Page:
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Millions of people get sick and die from causes that could largely be prevented with access to health services. In addition, millions of families fall further into the trap of poverty through a lack of social protection that means they must bear the cost of healthcare themselves.

One of the main problems is the lack of political will and economic capacity in developing countries to allocate resources to health. In addition, many of these countries are highly dependent on international cooperation, which is often inadequate and unpredictable in the long run. This is compounded by the fact that high-income countries abandoned their international responsibilities during the economic crisis, drastically reducing their international aid budgets.


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Quality health coverage in every country, while only achievable in the long-term, is a reachable goal. Which is why we participate in international efforts to place universal access to health on the international agenda, seeking a new way to govern health based on the principle of all states sharing a sense of global responsibility and which makes the right to health for all people, wherever they live, a reality.

Funding is crucial in order to move towards universal access to health and to eradicate pandemics like AIDS. Therefore, Salud por Derecho encourages bigger and better health-related cooperation between Spanish and European institutions, and we work to increase funding from public budgets and through mechanisms like the Robin Hood Tax.


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Salud por Derecho has coordinated the Spanish campaign for the implementation of the Financial Transactions Tax, or Robin Hood Tax, since 2013. A tax that applies a tiny fee on the buying and selling of stocks and bonds and other financial products like derivatives.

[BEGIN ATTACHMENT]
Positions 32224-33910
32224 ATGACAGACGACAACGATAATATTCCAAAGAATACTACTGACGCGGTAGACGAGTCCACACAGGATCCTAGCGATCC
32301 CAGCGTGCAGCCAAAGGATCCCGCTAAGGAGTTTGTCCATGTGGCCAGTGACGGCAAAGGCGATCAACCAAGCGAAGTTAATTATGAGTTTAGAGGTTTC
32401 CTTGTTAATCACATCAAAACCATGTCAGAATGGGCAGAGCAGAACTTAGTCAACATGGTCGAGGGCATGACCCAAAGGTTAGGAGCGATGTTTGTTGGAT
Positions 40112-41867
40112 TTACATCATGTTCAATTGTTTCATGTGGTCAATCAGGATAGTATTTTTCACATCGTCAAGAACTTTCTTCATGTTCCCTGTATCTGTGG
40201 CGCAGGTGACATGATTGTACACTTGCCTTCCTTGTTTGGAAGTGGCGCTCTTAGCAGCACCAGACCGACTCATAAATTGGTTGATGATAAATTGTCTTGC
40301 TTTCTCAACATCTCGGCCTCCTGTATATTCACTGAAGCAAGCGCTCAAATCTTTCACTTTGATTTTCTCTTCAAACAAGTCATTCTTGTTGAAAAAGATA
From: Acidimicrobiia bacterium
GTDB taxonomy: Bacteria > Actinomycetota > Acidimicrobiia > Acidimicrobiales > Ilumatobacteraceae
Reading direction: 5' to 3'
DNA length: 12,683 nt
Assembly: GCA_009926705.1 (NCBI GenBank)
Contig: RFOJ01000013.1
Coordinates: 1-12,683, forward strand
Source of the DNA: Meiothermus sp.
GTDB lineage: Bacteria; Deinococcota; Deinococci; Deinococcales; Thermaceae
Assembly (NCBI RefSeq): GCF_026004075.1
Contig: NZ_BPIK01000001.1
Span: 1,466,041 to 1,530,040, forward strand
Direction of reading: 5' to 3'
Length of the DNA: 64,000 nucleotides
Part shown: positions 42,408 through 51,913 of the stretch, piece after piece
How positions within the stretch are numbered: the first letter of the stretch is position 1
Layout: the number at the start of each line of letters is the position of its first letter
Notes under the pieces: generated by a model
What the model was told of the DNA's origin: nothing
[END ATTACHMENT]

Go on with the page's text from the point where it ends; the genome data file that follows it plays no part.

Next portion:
The proposal that the European Commission has put on the table and which is supported by most of civil society is that the trading of stocks and bonds should be taxed at 0.1% and derivatives by 0.01%. It would have a three-fold objective:

nextAllow governments to establish control in financial transactions, which currently lack regulation; the financial sector is the one that pays less while also being the most lucrative.

nextDiscourage the most speculative transactions that, to a large extent, caused the crisis that has swept the world in recent years.

nextCollect a significant amount of money: it is estimated that up to 35 billion euros in revenue could be collected in the ten European countries where the tax will be applied.


This measure could raise up to five billion euros a year in Spain alone, and on behalf of civil society we demand that the funds raised be allocated as follows:


to address social needs in Spain.


to programs that combat global poverty and climate change.

Salud por Derecho is a member of the Spanish Robin Hood Alliance and the European Robin Hood Coalition with which we are working so that both national and European authorities make sure that the implementation of the FTT becomes a reality.